Formally, the answer is: no. Only the European Parliament, as a democratically elected body, can still assess the deal. Legally, it is an agreement between the EU as a whole and the UK. Therefore, Member States with their national parliaments do not have to approve all of them separately. This is a political choice, wrote the Minister of Foreign Affairs in his explanation to the DPR on Christmas Day, because of the ‘unique’ nature of the negotiations in all respects.
One reason is that such a procedure would cause too much wasted time and thus huge economic damage, comparable to the situation after a no-deal Brexit.
However, in terms of content, there is a reason for the agreement to be approved by the DPR, Blok admitted in his letter. For example, the agreement contains agreements on matters mutually decided by the EU and Member States, such as cooperation and coordination of aviation, judiciary and policing in the field of social security. According to Blok, the Netherlands therefore insisted in Brussels that this method would not set a precedent for future agreements.
The House of Representatives will still debate it on Monday, even if the debate is no longer influential. Blok told the House on Sunday how the cabinet thinks about the deal in detail. CDA MP Pieter Omtzigt had asked a number of critical questions before the deal was finalized.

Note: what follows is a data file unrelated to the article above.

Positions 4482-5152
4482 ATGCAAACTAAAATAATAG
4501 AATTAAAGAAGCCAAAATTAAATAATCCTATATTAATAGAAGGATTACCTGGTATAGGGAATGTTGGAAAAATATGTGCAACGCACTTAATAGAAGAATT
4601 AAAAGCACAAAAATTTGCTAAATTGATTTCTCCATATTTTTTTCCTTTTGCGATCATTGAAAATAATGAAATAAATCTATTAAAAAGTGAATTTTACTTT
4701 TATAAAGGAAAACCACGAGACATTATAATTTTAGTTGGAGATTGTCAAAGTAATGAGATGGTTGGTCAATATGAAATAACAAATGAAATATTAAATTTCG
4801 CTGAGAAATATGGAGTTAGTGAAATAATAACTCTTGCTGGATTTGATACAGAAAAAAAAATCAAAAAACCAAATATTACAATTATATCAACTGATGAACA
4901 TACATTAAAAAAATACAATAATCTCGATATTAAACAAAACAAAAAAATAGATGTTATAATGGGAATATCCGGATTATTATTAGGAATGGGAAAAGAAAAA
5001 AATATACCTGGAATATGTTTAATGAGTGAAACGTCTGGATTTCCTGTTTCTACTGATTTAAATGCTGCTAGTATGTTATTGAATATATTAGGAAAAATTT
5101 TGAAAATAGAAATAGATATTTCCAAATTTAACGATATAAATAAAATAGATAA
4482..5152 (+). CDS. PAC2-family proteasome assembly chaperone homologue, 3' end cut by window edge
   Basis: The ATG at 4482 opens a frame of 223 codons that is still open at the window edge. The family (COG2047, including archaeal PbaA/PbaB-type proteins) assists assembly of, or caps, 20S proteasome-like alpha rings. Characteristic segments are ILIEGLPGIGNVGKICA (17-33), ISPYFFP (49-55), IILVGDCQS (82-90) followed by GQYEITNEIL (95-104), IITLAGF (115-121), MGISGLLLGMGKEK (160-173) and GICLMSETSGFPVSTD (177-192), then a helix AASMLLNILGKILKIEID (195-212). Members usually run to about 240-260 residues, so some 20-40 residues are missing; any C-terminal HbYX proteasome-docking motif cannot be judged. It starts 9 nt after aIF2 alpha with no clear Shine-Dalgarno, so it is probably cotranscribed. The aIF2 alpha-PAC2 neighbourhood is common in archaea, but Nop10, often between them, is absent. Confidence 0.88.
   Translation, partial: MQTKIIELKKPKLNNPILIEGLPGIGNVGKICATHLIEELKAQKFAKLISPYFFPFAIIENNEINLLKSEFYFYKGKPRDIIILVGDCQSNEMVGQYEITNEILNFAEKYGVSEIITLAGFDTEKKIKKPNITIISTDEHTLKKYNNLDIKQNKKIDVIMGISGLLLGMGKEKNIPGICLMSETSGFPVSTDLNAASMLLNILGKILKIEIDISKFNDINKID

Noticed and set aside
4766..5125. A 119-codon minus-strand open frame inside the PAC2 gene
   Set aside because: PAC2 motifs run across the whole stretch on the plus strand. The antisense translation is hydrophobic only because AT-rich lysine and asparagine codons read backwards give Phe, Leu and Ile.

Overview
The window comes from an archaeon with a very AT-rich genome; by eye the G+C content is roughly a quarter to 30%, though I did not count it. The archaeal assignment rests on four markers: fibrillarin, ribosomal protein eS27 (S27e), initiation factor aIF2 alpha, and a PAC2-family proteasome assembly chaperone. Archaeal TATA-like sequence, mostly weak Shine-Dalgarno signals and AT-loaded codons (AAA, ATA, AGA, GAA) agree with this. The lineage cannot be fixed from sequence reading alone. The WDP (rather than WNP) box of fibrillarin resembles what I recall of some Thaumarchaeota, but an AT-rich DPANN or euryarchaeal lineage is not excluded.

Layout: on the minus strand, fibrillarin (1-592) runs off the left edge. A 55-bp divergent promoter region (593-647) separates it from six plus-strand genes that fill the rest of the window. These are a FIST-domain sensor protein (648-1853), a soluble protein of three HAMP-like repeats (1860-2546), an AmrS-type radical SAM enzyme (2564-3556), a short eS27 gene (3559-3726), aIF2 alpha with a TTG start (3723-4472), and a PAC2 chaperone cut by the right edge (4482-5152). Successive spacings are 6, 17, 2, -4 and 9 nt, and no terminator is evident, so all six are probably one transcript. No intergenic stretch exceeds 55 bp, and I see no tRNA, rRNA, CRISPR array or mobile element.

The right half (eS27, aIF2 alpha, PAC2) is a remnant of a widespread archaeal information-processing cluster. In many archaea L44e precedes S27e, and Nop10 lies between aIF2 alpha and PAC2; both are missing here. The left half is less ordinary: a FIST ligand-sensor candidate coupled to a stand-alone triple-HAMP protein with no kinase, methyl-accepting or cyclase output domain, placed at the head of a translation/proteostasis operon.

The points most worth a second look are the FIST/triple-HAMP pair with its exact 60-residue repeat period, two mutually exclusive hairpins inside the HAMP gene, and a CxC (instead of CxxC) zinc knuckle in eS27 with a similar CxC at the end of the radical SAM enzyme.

Previously, the debate over treaty ratification, even if the DPR had something to say formally, was often an easy one. That has changed since the uproar over CETA’s trade agreement with Canada, which was heavily criticized by the House of Representatives.
To give the European Parliament sufficient time to study the agreement, the Council of Europe will first approve its interim implementation until 28 February 2021. That should also happen on the UK side. After that, all foreign ministers signed the agreement when it was adopted.
The British are working on their own student exchange program to replace Erasmus
The UK plans to invest £100m (€109m) in its own student exchange program now that it is no longer part of the Erasmus+ Europe program due to its departure from the EU.
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